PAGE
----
Whilst the energy industry undeniably has some way to go towards achieving diversity in job roles across the sector, there is positivity out there. This comes in the form of existing initiatives for women and other minority groups, which aim to create a discussion around key issues, as well as promote visibility and encourage future generations. How interesting to think what the founders of the Women’s Engineering Society, a century ago, would make of it all!
Steps in the right direction
Friends of All-Energy, POWERful Women, is an initiative to advance gender diversity within the sector with a target of 40% middle management and 30% executive board positions to be female by 2030. They work by campaigning and reporting on diversity figures to create transparency within the industry. They also support women aspiring towards the next steps in their careers and provide practical support for parties trying to improve diversity in their organisation – business case evidence and “how to” guides”. You can hear from POWERful Women at All-Energy 2019, where, sponsored by ScottishPower Renewables, they will hold a networking lunch, following the success of the past years’ programmes.
Another initiative is the She is Sustainable conference, launched in February 2016, which has subsequently played host to women in sustainability to learn from each other and “talk about women and changing the world”. The discussions here have since spiralled into a new “Energy Pioneers” initiative in partnership with Green Alliance and UK Energy Research Centre (UKERC). This aims to empower women in the early stages of their career via networking, improving their awareness of opportunities and increasing their exposure and policy influence. They also run ‘She is Still Sustainable’ events for mid-career women.
In 2018, Energy UK showcased the steps that have been taken by the industry towards greater diversity in their “Diversity and Inclusion in Energy” publication. Their “Pride in Energy” network is a forum for LGBTQ+ members of the sector to address and discuss LGBTQ+ issues within the industry, as well as running several events throughout the year. Energy giants npower have also launched their own network for LGBTQ+ members of their community, as well as anyone who wants to take part in educating and reducing prejudice in the industry, fostering acceptance, and empowering LGBTQ+ employees and other parties throughout the business.
As we mentioned in our previous article, visibility is key and renewable. RenewableUK’s “Switch List” aims to promote just that. The list is a database of women working in the energy sector, which intends to make it easier for event organisers to identify female experts and invite them as speakers or panellists in order to raise their profile and inspire the next generation. They also pledged to feature at least 30% female speakers, panellist and chairs.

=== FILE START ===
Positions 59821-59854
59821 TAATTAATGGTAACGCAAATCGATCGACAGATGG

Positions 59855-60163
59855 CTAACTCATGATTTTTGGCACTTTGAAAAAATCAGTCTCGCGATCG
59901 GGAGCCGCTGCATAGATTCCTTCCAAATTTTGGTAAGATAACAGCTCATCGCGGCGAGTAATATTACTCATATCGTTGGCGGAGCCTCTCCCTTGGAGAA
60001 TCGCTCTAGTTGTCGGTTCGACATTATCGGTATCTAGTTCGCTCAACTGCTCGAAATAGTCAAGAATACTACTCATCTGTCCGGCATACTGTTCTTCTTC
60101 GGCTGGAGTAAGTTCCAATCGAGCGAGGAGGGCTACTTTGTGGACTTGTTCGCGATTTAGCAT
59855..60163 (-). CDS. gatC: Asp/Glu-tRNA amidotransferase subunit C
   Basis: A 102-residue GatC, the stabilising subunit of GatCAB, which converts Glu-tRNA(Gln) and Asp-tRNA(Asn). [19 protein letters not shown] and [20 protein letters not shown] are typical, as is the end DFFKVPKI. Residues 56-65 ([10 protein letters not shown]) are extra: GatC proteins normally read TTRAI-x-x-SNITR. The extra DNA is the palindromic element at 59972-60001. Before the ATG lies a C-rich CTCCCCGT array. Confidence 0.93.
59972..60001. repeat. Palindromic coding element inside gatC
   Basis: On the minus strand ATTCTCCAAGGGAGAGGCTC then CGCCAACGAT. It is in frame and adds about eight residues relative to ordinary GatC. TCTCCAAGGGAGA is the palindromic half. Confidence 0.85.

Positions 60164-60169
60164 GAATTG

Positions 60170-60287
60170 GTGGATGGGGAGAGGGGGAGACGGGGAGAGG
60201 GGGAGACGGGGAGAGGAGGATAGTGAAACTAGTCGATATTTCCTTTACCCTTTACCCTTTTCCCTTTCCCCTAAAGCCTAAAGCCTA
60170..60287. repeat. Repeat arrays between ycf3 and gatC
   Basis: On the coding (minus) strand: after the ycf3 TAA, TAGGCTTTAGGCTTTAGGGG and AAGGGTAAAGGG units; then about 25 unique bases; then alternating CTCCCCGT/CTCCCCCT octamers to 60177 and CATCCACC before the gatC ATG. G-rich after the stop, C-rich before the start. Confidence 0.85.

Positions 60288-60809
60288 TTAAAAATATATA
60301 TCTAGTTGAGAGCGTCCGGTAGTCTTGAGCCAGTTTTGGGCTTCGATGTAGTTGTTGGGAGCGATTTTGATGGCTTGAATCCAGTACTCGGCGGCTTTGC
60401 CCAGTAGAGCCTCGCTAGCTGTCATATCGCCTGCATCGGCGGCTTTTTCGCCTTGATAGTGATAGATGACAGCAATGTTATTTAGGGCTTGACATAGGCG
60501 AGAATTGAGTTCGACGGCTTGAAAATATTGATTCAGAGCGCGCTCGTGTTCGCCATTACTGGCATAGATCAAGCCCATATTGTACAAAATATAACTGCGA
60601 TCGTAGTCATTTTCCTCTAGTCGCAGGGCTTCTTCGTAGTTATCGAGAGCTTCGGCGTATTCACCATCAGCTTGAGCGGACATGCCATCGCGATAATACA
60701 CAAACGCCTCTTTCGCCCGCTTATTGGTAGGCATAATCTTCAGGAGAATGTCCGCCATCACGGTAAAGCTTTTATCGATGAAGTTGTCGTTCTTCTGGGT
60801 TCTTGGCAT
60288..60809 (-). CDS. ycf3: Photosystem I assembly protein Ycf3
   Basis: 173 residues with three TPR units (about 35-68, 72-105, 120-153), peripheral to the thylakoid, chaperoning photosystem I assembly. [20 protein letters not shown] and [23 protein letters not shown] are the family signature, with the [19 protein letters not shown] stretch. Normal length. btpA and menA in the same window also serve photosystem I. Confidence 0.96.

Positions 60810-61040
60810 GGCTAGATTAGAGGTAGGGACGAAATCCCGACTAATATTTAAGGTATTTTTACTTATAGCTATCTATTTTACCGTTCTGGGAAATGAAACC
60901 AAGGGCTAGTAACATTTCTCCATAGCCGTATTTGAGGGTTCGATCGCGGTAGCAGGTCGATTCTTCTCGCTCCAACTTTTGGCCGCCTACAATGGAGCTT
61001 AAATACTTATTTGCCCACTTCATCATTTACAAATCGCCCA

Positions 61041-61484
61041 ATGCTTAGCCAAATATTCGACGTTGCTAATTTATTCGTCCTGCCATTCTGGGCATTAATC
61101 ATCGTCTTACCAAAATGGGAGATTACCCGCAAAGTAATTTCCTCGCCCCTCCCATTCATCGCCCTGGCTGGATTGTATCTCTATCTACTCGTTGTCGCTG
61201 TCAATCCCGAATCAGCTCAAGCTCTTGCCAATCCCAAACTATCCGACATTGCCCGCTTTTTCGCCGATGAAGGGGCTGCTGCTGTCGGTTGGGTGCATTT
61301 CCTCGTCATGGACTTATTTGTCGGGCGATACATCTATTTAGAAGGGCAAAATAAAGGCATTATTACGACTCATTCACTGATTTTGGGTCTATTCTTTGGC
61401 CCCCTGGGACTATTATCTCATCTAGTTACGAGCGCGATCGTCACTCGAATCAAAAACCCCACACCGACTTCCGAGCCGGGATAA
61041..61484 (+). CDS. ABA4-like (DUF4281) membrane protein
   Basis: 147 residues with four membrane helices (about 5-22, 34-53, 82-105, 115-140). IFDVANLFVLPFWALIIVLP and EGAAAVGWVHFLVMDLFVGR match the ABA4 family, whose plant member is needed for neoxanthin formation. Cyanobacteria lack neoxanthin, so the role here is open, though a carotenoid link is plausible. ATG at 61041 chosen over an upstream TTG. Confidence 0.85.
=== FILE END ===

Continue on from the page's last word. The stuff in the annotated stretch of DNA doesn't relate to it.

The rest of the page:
Speaking of inspiring a future workforce, EDF Energy’s “Pretty Curious” project aims to address the prospective significant skills shortage which will occur if the number of girls studying STEM subjects continues to fall. The programme raises awareness of the issue via advertising, introduces teens to real-life inspirational role models (Rey from Star Wars wouldn’t have had a chance at defeating Kylo Ren without an extensive engineering background) and creates empowering hands-on experiences, now reaching over 2,300 girls in the UK each year. 90% of the girls attending said that the events made STEM more interesting to them.
A world of change
It’s not just business in the UK which stands to progress from initiatives promoting diversity in energy. Looking further afield, Energy 4 Impact’s “Energy 4 Women” raises awareness of the socio-economic benefits of integrating women into energy value chains and campaigns for gender equality in development strategies, energy policies and energy access projects in Africa. They provide the right technology and business-savvy advice to female entrepreneurs in rural parts of the continent so they may increase access to energy in their local communities, where women and girls may often greatly feel the impact of energy poverty.
In Malawi, where only one in ten people has access to electricity but the sunshine is plentiful, you’ll meet the “Solar Mamas”. VSO International have curated a project to train local women (most of whom are unable to read or write) to become solar engineers. Over a six-month intensive course they learn building and wiring techniques for electrical components in order to build solar lanterns. Not only did the course teach them skills to light up their entire village and provide free solar electricity for almost 100 homes, it also massively boosted their confidence and independence.
The benefits don’t end there; one resident of a “solar” village has since been able to sew long after sunset, which has enabled her to expand her business and thus double her income whilst other women have started a mobile phone charging business. For many of the “Solar Mamas”, having a regular income is a life-changing means to better education and freedom.
It’s not all bad news
If we were to list all of the initiatives emerging for female and minority groups in the energy sector, we’d honestly be here for quite a long time, which shows that there are indeed steps being made in the transition to diversity. Keep an eye on our social media over the next few weeks as we’ll be shining a spotlight on some of the companies participating in All-Energy who are taking it upon themselves to change the face of the market internally.